McKinsey research (Women in the Workplace 2021) suggests that Black women are far more likely than other employees to be coping with the impact of racism and racial trauma. Some of their findings highlight that not only do women of color still face higher rates of microaggressions, they also still lack active allies. Women who are “Onlys”—often one of the only people of their race or gender in the room at work—have especially difficult day-to-day experiences. Their successes and failures are often put under a microscope, and they are more likely to encounter comments and behavior that leave them feeling othered, excluded, and reduced to negative stereotypes.”
“Throughout a large part of my career I’ve experienced bias on three fronts; racial, gender and age bias, often being the youngest leader in the room. Fortunately, along the way there have been a couple of male allies and mentors in my corner in the absence of women in position who helped to elevate me professionally and within community leadership roles,” she explains. “Having this type of social capital and ultimate sponsorship from my male mentor was a large part of my career success. The current position that I’m blessed to serve in now came about through a relationship that I had from when I was working as an independent consultant and a female community leader in whom I had led a project for, an ally, championed my work as a thought leader, problem solver and the overall skill set I possessed was shared with my predecessor. This led to my working with the Urban League initially as a consultant.”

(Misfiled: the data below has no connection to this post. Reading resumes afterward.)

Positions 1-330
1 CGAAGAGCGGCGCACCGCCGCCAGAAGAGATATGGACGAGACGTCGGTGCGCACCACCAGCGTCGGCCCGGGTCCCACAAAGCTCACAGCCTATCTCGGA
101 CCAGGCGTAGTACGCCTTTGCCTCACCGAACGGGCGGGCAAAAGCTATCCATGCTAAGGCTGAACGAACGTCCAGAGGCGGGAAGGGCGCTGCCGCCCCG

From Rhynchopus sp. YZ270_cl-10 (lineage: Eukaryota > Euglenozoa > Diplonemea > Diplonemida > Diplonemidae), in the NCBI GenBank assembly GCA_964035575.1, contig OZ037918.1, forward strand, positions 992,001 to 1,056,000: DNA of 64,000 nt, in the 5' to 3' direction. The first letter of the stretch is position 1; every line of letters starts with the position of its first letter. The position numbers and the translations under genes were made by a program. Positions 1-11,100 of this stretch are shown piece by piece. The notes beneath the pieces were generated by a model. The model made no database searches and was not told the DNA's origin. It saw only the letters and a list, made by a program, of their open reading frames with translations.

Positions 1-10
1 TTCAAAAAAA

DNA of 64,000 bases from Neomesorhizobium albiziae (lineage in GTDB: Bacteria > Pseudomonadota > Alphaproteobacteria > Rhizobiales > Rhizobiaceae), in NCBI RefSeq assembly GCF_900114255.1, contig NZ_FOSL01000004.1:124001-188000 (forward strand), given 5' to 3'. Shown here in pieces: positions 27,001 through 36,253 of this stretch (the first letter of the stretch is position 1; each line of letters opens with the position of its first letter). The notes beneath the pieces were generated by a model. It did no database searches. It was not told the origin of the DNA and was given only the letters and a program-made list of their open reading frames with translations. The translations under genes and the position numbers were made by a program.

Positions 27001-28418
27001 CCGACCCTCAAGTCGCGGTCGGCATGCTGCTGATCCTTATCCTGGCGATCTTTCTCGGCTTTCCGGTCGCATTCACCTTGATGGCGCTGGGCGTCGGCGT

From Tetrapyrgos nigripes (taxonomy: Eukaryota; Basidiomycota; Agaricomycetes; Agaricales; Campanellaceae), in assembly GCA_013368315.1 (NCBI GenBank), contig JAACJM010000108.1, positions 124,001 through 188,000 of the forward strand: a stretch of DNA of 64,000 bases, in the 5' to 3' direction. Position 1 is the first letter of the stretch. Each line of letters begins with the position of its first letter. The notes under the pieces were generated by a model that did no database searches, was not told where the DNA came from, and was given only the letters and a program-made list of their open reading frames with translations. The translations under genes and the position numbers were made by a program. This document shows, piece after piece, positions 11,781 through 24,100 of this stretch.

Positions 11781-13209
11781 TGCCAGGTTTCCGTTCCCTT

Facing the challenges of racial and gender bias has made Candy more sensitive to the fact that all women, especially women of color, need opportunities to learn, grow, serve and the influence of power brokers and leaders of all backgrounds to help build relationships (social capital) in order to thrive.
Becoming A Mentor
The Urban League as an organization has been a leader in entrepreneurship development for women and people of color in a variety of ways, beyond providing a platform and a space for women to excel, but also through programs like their executive leadership development program, Inclusion by Design which prepares women and people of color with the knowledge and skills to excel in an executive assignment. In addition, out and from an entrepreneurial standpoint, our Next Level Business Accelerator has also focused on developing women and people of color to achieve business success.
“On a personal note, I have served as both a formal and informal mentor to women and ensure that they are strategically connected to the right people and environments that will help them to thrive,” adds Candy. “I try to help women who lack confidence see that they are capable and provide the opportunity for them to learn and grow within a supportive environment.” When this happens, women often find their voice and courage to do even greater things. Helping women use their innate leadership abilities in the workplace and community should be cultivated more.